In offices, colleges, and living rooms across the globe, learners of all ages are logging into virtual laboratories, online classrooms, and 3D worlds. Kids from kindergarten to high school are honing math and literacy skills on their phones and iPads. If that weren't enough, people worldwide are aggregating internet services (from social networks to media content) to learn from each other in "Personal Learning Environments." Strange as it sounds, the future of education is now as much in the hands of digital designers and programmers as it is in the hands of teachers.
And yet, as interface designers, how much do we really know about how people learn? How does interface design actually impact learning? And how do we design environments that support both the cognitive and emotional sides of learning experiences? The answers have been hidden away in the research on education, psychology, and human computer interaction, until now. Packed with over 100 evidence-based strategies, in this book you'll learn how to:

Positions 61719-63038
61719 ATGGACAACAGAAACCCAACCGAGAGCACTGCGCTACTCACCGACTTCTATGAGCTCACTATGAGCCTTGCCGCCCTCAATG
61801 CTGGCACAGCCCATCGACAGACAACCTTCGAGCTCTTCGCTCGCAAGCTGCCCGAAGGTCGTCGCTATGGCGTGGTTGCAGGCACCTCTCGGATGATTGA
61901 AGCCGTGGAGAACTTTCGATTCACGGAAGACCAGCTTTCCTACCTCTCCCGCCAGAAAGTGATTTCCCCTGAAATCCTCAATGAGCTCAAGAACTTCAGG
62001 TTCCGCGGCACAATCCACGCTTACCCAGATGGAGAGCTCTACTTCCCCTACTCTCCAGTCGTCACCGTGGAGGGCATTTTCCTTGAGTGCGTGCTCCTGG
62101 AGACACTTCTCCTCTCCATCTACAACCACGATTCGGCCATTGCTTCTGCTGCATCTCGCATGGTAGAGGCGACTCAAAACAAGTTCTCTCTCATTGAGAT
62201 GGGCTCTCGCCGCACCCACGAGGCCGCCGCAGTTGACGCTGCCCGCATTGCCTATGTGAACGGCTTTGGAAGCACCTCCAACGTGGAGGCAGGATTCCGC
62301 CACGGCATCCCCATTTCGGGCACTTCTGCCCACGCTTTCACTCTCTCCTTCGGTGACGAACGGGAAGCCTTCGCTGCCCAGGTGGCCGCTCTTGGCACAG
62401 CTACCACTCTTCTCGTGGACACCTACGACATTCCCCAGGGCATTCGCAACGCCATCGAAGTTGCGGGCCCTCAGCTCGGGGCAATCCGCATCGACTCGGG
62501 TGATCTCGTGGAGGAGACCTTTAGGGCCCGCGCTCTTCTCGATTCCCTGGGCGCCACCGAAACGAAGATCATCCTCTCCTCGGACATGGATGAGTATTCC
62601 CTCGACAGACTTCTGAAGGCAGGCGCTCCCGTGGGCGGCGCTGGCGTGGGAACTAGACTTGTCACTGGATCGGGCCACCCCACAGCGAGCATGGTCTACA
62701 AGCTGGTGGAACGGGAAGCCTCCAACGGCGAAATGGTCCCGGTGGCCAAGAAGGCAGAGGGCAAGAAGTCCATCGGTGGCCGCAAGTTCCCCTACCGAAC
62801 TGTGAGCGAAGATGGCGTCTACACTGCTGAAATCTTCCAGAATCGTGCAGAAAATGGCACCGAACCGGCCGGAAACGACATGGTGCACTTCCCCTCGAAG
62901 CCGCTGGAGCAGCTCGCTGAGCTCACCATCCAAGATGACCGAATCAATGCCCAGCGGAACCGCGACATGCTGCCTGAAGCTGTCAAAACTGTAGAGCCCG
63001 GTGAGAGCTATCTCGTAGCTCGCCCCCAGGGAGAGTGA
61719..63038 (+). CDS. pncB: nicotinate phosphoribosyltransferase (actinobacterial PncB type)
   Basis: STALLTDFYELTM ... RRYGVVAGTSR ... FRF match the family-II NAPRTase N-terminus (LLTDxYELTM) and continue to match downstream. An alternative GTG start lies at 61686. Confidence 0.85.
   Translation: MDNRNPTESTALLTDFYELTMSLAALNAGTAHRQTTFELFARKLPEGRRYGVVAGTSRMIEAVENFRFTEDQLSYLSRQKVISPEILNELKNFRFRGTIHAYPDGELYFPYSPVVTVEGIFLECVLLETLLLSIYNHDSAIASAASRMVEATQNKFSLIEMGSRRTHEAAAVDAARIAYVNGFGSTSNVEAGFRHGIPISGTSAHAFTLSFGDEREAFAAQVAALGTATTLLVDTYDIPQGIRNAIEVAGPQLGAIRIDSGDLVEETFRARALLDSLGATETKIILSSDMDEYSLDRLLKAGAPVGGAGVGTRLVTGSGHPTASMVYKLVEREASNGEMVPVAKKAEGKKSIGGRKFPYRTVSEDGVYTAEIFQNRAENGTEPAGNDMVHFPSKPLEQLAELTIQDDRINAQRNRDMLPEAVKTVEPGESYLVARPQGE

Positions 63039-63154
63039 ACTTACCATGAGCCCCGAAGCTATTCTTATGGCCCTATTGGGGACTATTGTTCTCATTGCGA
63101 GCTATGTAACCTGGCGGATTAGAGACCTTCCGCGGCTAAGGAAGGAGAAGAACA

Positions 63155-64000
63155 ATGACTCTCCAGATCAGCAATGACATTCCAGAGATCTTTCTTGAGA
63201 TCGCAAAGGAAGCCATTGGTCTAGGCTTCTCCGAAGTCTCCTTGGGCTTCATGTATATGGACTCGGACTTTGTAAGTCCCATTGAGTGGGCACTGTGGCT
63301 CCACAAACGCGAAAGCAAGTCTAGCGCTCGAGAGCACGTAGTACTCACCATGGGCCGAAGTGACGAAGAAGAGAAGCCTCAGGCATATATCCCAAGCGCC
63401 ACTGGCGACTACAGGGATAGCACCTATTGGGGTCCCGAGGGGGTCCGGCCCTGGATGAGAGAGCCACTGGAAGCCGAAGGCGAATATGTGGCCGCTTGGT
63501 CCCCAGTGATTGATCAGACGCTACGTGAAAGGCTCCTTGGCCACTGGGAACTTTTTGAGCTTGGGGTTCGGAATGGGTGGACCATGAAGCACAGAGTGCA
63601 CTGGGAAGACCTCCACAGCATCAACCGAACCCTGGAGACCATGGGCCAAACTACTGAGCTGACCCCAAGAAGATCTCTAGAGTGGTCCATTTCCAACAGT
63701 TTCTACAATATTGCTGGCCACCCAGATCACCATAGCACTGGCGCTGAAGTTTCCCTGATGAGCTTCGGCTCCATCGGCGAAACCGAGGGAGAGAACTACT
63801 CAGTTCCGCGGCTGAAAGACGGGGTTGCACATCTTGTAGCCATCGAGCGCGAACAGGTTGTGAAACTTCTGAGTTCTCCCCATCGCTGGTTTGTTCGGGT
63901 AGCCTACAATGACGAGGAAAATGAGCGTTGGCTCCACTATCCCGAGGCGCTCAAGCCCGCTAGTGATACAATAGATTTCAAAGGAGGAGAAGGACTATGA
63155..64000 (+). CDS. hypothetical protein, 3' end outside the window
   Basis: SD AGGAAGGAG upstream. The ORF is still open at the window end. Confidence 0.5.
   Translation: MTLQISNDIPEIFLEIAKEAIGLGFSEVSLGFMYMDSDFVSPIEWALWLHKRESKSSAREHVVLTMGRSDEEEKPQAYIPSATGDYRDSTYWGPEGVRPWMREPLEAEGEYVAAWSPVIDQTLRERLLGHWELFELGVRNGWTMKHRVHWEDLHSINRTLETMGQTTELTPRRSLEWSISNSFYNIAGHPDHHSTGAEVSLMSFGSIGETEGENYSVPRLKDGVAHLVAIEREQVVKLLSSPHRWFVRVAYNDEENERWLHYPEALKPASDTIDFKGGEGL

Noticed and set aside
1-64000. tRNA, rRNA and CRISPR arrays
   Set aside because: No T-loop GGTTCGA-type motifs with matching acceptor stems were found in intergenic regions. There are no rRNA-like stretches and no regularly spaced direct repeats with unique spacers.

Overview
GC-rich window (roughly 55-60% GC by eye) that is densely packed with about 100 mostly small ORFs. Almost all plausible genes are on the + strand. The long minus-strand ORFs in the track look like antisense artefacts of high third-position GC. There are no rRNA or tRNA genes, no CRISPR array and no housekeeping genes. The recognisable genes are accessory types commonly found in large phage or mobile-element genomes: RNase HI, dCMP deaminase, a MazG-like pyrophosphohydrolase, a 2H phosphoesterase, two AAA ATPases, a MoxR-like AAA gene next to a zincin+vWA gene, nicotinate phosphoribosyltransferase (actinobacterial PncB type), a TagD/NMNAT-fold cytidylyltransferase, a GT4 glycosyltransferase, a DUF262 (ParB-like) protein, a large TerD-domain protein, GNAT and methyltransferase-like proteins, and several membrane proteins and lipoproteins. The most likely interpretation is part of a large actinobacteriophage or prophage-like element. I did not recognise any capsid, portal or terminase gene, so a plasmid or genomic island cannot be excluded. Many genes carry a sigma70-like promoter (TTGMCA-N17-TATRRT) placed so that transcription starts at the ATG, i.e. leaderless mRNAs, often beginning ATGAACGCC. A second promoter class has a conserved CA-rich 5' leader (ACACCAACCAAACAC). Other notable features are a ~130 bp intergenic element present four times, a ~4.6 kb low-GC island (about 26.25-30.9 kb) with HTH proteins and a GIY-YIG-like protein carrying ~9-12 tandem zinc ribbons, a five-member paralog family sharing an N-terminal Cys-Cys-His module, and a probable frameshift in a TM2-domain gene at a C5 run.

- Design educational games, apps, and multimedia interfaces in ways that enhance learning
- Support creativity, problem-solving, and collaboration through interface design
- Design effective visual layouts, navigation, and multimedia for online and mobile learning
- Improve educational outcomes through interface design.
Dorian Peters has specialized in user experience design for learning for over a decade. She directs online strategy for the Faculty of Education at the University of Sydney and is a member of the Centre for Research on Computer Supported Learning and Cognition. She has designed for Carnegie Mellon, Cambridge University, Westpac Bank, ABC, and Sony Music. She is a founder of the eLearning Network of Australasia, and a member of the eLearning Guild and the User Experience Professionals Association. Her other book, Positive Computing, looks at design for wellbeing and will be released by MIT Press (2014). She writes regular articles for conferences and trade publications like UX Magazine, UX Matters, ACM Interactions, and A List Apart. www.InterfaceDesignforLearning.com